Mom always had a bottle of apple cider vinegar in the pantry, and come cold season a tablespoon or two of the tangy elixir was added to honeyed hot water to soothe our sore throats. That was back in the 70s and now I’m the mom spooning out the cider vinegar. For generations homemakers have been using apple cider vinegar in the home, even ancient Roman soldiers carried it to boost energy and treat wounds. But its beneficial uses extend far beyond healthy remedies.
In The Apple Cider Vinegar Companion: Simple Ways to Use Nature’s Miracle Cure, author Suzy Scherr explores the various ways in which the vinegar can be used, from what it is exactly and why we should be using it every day (including buying, storing and making your own) to clever ways to use it in your home. The Health and Wellness chapter features recipes such as a Tummy Tamer and a Postworkout Muscle Soak. In Cooking, you'll find tasty dressings, sauces, and marinades (like ketchup and tangy barbecue sauce), scrumptious pickles, refreshing beverages, even baked goods and fluffy waffles and other “griddle treats.” Discover remedies for dandruff, sunburns, acne, and more in Beauty and Grooming, and learn how to create a fragrance free fabric softener, room deodorizer, fruit fly trap, and beyond in Household Uses. There are even tips for brightening hair and skin.
I love the Tomato Chutney recipe found on page 54 and included below. It's sweet and savory and deliciously tangy. Try it spooned over grilled pork or serve it as a condiment with Indian food. With summer coming to a close it's the perfect way to use up the last harvest of tomatoes.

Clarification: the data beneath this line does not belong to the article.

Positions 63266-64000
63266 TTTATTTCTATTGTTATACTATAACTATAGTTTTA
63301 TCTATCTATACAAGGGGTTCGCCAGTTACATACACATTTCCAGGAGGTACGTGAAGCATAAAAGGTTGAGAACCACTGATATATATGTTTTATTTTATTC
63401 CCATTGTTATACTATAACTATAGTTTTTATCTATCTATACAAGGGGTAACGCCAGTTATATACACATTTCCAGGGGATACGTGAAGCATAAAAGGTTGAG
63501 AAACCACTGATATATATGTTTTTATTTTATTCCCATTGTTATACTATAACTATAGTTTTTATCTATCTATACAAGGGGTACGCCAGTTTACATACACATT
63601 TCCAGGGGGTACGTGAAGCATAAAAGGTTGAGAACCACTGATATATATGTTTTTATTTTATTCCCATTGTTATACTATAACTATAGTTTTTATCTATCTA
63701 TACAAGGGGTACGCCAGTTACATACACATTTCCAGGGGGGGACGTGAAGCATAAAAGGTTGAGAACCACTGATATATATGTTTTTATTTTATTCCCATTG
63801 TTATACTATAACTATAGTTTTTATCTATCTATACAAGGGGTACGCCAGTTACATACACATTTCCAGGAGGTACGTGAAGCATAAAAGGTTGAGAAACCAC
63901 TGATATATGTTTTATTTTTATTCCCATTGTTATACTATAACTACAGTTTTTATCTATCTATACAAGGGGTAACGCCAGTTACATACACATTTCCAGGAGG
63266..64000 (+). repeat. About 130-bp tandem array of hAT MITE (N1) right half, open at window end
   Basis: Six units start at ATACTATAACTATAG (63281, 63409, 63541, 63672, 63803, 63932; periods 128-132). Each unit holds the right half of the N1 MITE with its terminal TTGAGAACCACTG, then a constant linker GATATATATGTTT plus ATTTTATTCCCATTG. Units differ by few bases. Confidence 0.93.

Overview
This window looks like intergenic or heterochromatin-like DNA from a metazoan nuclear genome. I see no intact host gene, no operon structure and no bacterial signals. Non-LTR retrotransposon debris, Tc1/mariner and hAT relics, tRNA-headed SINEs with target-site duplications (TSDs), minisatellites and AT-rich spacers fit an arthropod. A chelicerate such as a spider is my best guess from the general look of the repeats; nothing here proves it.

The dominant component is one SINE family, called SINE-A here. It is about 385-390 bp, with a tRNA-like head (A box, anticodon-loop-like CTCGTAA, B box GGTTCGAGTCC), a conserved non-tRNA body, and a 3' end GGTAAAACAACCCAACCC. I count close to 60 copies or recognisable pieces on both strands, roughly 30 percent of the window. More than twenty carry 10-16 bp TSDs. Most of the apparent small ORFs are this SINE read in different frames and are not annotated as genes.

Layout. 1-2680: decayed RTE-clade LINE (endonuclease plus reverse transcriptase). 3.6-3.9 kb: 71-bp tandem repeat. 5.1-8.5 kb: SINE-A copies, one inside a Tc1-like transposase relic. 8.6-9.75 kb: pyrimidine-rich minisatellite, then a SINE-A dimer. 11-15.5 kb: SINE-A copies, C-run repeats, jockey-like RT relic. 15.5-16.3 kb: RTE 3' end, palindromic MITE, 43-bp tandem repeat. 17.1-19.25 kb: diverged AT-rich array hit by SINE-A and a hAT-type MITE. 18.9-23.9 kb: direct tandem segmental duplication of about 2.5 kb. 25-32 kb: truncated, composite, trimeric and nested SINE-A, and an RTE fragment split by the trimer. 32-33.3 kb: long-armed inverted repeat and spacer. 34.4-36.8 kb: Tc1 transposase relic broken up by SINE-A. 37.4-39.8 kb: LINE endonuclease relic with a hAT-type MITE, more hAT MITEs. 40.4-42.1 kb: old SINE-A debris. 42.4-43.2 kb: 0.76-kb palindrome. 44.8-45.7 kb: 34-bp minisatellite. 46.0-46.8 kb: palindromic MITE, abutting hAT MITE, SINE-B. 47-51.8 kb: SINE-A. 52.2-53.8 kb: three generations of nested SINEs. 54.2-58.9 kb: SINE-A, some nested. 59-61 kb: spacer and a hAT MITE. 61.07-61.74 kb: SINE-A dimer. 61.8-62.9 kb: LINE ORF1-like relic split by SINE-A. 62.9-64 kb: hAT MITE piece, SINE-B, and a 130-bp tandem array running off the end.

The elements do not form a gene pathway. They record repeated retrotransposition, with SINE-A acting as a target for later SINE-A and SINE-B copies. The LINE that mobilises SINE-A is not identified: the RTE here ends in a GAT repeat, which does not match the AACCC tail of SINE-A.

Recipe printed with permission from the publisher
"This chutney is the perfect way to preserve summer’s tomato bounty. Although considerably less sweet, you can substitute green tomatoes for ripe ones; the resulting condiment is wonderfully tangy." ~ Suzy Scherr
Yield: about 1½ cups chutney
1 ¼ cups apple cider vinegar
¾ cup dark brown sugar
1 teaspoon salt
2 teaspoons mustard seeds
½ teaspoon freshly ground black pepper
½ teaspoon red pepper flakes
1 pound ripe tomatoes, diced
1 red bell pepper, seeded and diced
¾ cup chopped scallion greens
In a medium saucepan, combine the vinegar, brown sugar, salt, mustard seeds, black pepper, and red pepper flakes; bring to a boil over high heat, stirring occasionally. Add the tomatoes, bell pepper, and scallions. Simmer the mixture, uncovered, stirring occasionally, for about 1 hour, or until thickened and reduced to about 1 1/2 cups. Let cool completely.
Transfer the chutney into clean jars and refrigerate. Store in the refrigerator for up to 6 months.
Disclosure: the image at top is a representation of this recipe and not the one featured in the cookbook.